Franchisors Beware (Update)
Department of Labor rescinds the Trump-era “Joint Employer Rule”
Joint employer status arises when employees claim that they work for not one but two “employers” thus making both “employers” liable for tax withholding, employment benefits, wage & hour violations, etc. For years the National Labor Relations Board (NLRB) had applied a test which required that to be held as a joint employer, a company had to be shown to not only have the contractual power to exercise control over a workforce’s terms and conditions of employment but also had to be shown that such company had actually exercised that control over the working environment. In the franchise context, exercising such control would include whether a franchisor:
- Hires or fires the franchisee’s employees;
- Supervises and controls the franchisee’s employees’ work schedule or conditions of employment;
- Determines the franchisee’s employees’ rate and method of payment; and
- Maintains the franchisee’s employees’ employment records.
The typical franchise agreement has always provided the franchisor with certain powers to ensure the franchisee was in compliance with the franchise agreement and Operations Manual (prepared by the franchisor) in order to promote and maintain uniformity within the franchise network. However, so long as the franchisor avoided direct involvement in the day-to-day activities of a franchisee’s employees, the franchisor was considered safe from being held as a joint employer of the franchisee’s employees.
However, as I posted back in September 2015, in 2015 the NLRB made a decision in Browning-Ferris Industries in which the Board adopted a new test to determine when joint employment was present. Under the new test a company only had to possess the potential to exercise control over a workforce’s terms and conditions of employment regardless of whether the company had actually exercised that power. Needless to say, this sent shock-waves throughout the franchise industry. Under the new test, a franchisee’s employees could argue that the franchise agreement provided each franchisor with sufficient power (whether or not actually exercised) to satisfy the new test and make the franchisor a joint employer and thus jointly liable for any and all work place violations occurring at a franchisee’s establishment!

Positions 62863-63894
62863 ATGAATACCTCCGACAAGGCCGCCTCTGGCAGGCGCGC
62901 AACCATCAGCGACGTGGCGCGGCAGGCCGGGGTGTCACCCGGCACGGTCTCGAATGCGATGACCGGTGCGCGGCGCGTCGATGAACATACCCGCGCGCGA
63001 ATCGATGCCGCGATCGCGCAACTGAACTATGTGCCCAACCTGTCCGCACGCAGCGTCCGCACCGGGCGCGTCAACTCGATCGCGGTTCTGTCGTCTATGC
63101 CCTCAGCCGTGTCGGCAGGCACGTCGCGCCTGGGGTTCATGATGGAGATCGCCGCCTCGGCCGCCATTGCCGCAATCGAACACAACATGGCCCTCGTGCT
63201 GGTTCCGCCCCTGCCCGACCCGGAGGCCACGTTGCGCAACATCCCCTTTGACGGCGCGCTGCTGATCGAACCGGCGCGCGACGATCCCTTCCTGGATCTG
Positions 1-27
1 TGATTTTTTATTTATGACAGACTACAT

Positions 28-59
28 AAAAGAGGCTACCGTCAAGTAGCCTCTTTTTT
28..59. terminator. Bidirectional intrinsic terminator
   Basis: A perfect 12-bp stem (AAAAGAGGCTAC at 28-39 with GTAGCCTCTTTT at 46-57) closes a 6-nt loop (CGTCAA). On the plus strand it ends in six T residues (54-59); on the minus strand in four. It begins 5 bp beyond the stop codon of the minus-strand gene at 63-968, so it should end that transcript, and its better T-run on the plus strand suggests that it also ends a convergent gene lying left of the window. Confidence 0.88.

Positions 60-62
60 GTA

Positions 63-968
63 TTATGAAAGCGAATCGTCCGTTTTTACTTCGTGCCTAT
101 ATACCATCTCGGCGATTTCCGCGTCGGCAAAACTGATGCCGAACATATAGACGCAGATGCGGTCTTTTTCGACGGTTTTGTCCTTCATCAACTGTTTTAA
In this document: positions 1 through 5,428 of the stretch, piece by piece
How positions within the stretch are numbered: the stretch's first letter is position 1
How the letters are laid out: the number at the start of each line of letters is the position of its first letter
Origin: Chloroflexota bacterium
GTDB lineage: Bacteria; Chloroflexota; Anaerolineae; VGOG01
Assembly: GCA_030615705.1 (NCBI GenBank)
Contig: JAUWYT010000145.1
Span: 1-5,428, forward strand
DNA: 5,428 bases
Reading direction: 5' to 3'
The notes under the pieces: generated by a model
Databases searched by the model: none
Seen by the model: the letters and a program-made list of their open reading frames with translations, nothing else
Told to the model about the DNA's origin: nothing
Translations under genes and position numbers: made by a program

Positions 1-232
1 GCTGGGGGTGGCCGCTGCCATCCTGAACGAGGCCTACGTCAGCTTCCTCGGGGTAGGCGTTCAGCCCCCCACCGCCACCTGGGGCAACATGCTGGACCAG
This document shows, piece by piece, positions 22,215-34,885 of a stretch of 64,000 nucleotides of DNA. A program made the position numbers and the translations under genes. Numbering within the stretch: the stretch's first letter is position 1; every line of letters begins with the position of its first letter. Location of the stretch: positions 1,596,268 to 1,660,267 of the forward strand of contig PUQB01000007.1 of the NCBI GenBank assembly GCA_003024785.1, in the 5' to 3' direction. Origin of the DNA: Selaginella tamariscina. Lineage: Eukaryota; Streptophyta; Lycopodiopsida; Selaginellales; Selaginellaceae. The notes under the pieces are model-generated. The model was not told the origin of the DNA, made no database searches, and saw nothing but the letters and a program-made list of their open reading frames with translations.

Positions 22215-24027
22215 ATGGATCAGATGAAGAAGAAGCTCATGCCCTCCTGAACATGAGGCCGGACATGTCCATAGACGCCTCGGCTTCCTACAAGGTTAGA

Sensing the impact the Browning-Ferris rule could have on companies using independent contractors and franchisor/franchisee relationships, on September 14, 2018, the Trump-era NLRB proposed a rule to undo Browning-Ferris and reinstate its prior rule that:
“to be deemed a joint employer under the proposed regulation, an employer must possess and actually exercise substantial direct and immediate control over the employees’ essential terms and conditions of employment of another employer’s employees”
This new Joint Employer Rule, which took effect on March 16, 2020, was intended to clarify who might be deemed a “joint employer” by once again emphasizing the 4 factors listed above.
Under the new Joint Employer Rule, franchisors could once again take comfort that they would not be held as joint employers of a franchisee’s employees so long as they didn’t substantially control the day-to-day operations of the franchisee and its employees.
However, on July 29, 2021 the Biden-era Department of Labor (DOL) rescinded the Trump-era Joint Employer Rule by de-emphasizing the 4 factor test set forth above. The rescission of the Trump-era Joint Employer Rule goes into effect on September 28, 2021 which will essentially reimpose the Browning-Ferris rule thus expanding the scope of when franchisors could be potentially liable as a joint employer for a franchisee’s wage and hour violations under the Fair Labor Standards Act.
Article by Roger D. Linn © Barnett & Linn